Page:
POST # 35 – THE MILLS AT THE RAVINE
The early seat of the Gurley family was four miles northwest of the village that now bears its name in an area known as the Ravine. Samuel Gurley was the first to settle there about 1723 and his descendants remained in the area for over a century.
Here the Cedar Swamp Brook makes its final descent before emptying into the Willimantic River. Within a mile radius of the millpond on Bone Mill Road, there was variety of industrial activity. The swift flowing stream powered gristmills, saw mills, an ironworks and, further downstream, a fulling mill where woolen cloth was washed and sized. Boundary descriptions also mention a brickyard, tannery, saddler’s shop, and still house. Sadly, there are no known images of any of these early industries.
The Gurley family owned many of these enterprises at some point. There were three successive gristmills that operated in the Ravine, the second of which was built by Lazarus Manley about 1734. Capt. Samuel Gurley II and his brother, Jonathan, acquired this mill in 1759 and it remained in the Gurley family for the next 73 years. The adjacent saw mill was also owned by members of the Gurley family from 1799 into the 1840s.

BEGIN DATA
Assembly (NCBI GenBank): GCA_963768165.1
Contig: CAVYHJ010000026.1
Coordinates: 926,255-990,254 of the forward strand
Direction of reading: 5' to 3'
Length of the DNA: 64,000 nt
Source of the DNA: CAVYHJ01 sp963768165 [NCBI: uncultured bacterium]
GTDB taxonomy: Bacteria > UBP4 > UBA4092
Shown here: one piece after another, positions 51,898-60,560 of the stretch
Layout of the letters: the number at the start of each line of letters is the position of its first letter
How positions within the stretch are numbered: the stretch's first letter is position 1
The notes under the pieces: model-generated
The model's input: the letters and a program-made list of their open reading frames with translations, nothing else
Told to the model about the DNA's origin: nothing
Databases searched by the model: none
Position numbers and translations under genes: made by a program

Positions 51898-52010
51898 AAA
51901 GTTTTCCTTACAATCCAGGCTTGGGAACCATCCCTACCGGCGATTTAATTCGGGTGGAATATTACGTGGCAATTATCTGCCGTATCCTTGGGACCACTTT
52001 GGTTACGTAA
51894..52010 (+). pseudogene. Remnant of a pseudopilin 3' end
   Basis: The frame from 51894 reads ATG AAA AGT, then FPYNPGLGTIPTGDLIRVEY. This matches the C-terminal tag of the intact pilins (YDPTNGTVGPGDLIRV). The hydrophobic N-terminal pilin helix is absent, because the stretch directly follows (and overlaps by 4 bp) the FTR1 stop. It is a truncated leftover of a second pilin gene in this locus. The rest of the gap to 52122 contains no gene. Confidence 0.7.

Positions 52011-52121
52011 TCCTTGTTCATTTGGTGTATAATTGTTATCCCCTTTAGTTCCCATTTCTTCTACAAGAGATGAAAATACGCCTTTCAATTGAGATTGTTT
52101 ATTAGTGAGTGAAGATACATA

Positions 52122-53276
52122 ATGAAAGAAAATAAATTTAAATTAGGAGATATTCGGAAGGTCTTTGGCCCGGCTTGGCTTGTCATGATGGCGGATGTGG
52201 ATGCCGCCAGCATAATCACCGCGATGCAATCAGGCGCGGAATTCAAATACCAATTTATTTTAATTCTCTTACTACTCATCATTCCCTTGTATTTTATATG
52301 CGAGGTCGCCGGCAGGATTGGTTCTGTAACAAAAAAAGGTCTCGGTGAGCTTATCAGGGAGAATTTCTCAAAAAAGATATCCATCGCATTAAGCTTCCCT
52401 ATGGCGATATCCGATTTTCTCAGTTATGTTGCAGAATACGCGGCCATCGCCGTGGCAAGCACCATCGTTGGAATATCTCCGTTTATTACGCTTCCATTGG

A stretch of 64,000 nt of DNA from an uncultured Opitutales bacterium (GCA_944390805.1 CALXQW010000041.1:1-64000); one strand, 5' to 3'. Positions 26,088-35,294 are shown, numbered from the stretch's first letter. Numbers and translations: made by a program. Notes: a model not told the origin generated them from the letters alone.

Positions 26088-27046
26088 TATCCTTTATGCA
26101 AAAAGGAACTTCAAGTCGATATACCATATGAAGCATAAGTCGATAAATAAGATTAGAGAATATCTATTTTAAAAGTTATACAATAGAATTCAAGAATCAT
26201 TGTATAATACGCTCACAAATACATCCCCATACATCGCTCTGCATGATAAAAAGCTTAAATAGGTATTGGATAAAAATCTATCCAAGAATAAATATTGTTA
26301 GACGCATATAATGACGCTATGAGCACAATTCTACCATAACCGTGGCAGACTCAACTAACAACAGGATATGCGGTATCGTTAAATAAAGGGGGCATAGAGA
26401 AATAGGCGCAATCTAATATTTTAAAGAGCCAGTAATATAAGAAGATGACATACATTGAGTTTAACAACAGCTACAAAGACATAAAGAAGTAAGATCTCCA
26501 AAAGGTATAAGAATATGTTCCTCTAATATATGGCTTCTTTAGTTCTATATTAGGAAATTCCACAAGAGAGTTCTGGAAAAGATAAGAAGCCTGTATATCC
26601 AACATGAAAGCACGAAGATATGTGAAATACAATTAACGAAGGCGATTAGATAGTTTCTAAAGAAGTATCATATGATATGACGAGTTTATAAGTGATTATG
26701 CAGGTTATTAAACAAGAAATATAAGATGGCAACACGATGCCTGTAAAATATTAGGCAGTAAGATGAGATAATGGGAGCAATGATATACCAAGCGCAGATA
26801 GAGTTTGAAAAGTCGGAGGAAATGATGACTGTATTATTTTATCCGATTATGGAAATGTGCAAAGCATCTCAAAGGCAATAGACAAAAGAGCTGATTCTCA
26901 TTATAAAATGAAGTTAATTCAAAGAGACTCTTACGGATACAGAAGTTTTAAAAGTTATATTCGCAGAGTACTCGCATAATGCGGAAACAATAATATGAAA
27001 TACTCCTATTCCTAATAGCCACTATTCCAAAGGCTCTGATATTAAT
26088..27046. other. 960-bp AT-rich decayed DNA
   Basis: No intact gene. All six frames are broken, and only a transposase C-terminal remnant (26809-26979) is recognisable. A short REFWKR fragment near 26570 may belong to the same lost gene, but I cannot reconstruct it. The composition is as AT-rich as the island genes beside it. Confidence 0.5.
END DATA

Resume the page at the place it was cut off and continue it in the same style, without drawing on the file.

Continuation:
A short distance downstream, Ephraim Gurley, in partnership with his father Jonathan Gurley II and Jesse Williams, built an ironworks in 1788. Unfortunately this modest venture did not survive long after Ephraim departed for the Fenton River valley about 1800. Ephraim established a new iron shop there in which he manufactured screw-augers and steelyards. The village that developed near it became known as Gurleyville.
Today the Gurley burying ground and the remains of dam abutments, mill foundations and cellar holes are the only evidence left of the once thriving community in the Ravine.